Why Dems Stayed Silent on Craig

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Joe Jaszewki / The Idaho Statesman / AP

Senator Larry Craig speaks to reporters with his wife Suzanne, August 28, 2007, in Boise, Idaho.

Mitt Romney was the first of the Republican presidential candidates to denounce Larry Craig's indiscretion in an airport men's room. "It's disgusting," Romney said of the man who used to be his Senate liaison. Senator John McCain, a Romney rival, echoed those sentiments, saying: "He should resign. My opinion is that when you plead guilty to a crime you shouldn't serve." Many of Craig's Republican colleagues in the Senate, meanwhile, are clamoring to get him to step down.

But one group of politicians has been strangely silent on this latest Republican scandal. Not a single one of the Democratic candidates for President has made a public comment on it.

In the past, Democratic candidates have been quick to use GOP corruption scandals, such as the revelations about lobbyist Jack Abramoff and the investigation into Senator Ted Stevens, as evidence that there needs to be change in Washington. They even have cited former Florida representative Mark Foley, the victim of another sex scandal, for his abuse of power. But they seem to have drawn the line at politicizing Craig's scandal.

The political calculation seems to be that the issue will do more for the party if it is simply left alone. Thus far the Republican knee-jerk reaction — to reassure the conservative base — has had the side effect of energizing gay groups. Why attack him and risk the ire of gay-rights groups when Democrats can sit back and watch the GOP eat their own?

The silence is being welcomed by gay activists. "I'll never complain about Democrats actually staying on message," said John Marble, communications director for Stonewall Democrats, a national gay, lesbian bi-sexual and transgender umbrella group for Democratic activists, in a telephone interview. "If anything, we'd like to see them use this opportunity to speak positively about gay families and gay Americans and be very clear that they support equal rights for the gay community."

Craig, a three-term Republican senator from Idaho, pled guilty to a misdemeanor charge of disorderly conduct August 8 after he allegedly tried to solicit sex from an undercover police officer in a men's bathroom at the Minneapolis Airport. Craig, who has a long voting record against gay rights, this week denied any wrongdoing and denied being gay.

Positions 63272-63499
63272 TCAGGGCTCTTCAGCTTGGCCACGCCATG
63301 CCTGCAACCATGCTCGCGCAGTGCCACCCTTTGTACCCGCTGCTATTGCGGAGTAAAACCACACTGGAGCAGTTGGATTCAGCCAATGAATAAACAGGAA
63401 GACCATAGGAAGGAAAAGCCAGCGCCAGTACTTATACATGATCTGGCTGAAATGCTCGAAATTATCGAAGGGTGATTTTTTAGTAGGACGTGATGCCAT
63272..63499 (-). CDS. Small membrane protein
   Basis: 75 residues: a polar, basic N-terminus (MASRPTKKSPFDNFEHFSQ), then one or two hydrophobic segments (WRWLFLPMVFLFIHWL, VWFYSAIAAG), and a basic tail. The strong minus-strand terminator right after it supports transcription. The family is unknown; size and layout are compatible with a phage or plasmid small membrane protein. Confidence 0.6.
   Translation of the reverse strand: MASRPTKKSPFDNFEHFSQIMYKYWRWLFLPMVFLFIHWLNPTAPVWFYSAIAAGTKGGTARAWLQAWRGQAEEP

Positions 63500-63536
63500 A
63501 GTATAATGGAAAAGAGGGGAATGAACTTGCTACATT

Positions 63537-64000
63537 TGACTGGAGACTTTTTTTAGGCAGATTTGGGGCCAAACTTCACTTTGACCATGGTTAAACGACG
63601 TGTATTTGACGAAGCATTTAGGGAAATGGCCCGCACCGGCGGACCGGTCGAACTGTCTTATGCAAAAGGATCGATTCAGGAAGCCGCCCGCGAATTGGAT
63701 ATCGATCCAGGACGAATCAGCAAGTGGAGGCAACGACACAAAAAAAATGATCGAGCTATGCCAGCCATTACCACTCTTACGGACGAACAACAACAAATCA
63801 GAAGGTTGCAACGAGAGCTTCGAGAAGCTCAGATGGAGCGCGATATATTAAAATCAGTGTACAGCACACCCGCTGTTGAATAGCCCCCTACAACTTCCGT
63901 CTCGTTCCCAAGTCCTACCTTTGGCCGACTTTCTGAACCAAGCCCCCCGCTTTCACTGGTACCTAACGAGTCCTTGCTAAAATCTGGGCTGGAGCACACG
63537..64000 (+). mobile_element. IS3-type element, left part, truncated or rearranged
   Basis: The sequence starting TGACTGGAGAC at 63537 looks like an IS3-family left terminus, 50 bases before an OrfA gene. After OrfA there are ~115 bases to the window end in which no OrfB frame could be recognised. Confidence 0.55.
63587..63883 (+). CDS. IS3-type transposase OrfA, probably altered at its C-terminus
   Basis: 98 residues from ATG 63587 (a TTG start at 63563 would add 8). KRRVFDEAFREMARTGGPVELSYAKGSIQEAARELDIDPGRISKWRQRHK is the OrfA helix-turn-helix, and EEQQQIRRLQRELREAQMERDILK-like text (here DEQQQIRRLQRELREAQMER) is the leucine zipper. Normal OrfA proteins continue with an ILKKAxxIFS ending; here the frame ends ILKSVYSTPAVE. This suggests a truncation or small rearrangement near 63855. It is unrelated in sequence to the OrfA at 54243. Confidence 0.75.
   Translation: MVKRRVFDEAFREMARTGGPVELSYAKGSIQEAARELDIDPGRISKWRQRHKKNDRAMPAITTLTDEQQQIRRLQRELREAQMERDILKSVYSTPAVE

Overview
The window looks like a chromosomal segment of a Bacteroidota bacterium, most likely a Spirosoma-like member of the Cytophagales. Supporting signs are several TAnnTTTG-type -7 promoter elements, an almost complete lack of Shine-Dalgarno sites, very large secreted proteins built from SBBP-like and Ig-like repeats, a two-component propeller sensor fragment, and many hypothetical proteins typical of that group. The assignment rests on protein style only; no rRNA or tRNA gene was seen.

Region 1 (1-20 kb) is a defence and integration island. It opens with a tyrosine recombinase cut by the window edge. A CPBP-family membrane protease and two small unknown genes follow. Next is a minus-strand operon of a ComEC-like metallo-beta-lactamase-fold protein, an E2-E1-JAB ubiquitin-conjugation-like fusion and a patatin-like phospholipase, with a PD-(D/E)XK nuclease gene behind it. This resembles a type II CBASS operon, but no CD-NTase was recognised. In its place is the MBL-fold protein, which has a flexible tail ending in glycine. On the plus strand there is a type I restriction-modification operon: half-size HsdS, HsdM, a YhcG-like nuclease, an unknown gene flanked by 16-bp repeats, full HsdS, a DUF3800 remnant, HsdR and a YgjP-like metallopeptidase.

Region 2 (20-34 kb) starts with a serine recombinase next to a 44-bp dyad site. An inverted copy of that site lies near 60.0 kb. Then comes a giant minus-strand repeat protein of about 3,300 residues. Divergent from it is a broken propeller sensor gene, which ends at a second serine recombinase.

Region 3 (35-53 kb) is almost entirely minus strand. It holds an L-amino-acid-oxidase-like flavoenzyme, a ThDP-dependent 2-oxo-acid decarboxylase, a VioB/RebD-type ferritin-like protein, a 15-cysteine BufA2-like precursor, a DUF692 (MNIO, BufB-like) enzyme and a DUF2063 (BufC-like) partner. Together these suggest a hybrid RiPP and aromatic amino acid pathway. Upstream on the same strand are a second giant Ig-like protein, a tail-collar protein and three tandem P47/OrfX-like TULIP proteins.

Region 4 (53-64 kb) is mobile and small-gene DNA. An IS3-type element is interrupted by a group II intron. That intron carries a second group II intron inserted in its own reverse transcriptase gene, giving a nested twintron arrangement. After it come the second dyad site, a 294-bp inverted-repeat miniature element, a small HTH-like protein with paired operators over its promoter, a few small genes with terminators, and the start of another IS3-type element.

Republicans, meanwhile, are tripping over themselves to get away from Craig as yet another scandal risks further depressing their base. The effect of the Craig scandal "will be to intensify their anti-gay rhetoric," said Becky Dansky, federal legislative director at the National Gay and Lesbian Task Force, pointing to the contrast between the treatment of Craig and that of Louisiana Senator David Vitter, who admitted to being involved with the infamous D.C. Madam. "Vitter received a standing ovation from his party caucus; Senator Craig is immediately forced out of his committee positions just because of the gender involved in the scandal," Dansky said. "I never thought I'd start to feel a little bit sorry for Senator Craig."

Romney's reaction, meanwhile, shows "the danger of legislating morality, and hypocrisy is revealed," said Patrick Sammon, president of the Log Cabin Republicans, a gay Republican group. "Mitt Romney is basing his whole campaign on quote-unquote 'family values,' so it's an embarrassment for Mitt Romney and he tried to get away from him as fast as he can."

Log Cabin Republicans are also calling on Craig to resign, though for different reasons, Sammon said. "Innocent people don't plead guilty. The time to contest these allegations is before and not after," he said.

Not all of the Republican candidates have weighed in on the scandal. Rudy Giuliani's campaign declined to comment, as did the exploratory committee for former Tennessee Senator Fred Thompson, who is weighing a run. Meanwhile, two conservative GOP presidential hopefuls, former Mike Huckabee and Kansas Senator Sam Brownback, have, ironically, taken a more moderate stance on Craig. Brownback told MSNBC that "we ought to look and see what the facts actually are and then build and move forward off of that... Larry's a colleague. He is somebody that I know. I want to hear what he has to say." And when asked if he thought Craig should resign, Huckabee told CNN, "[It] depends on what turns out to be the facts, and I don't want to prejudge until they're established."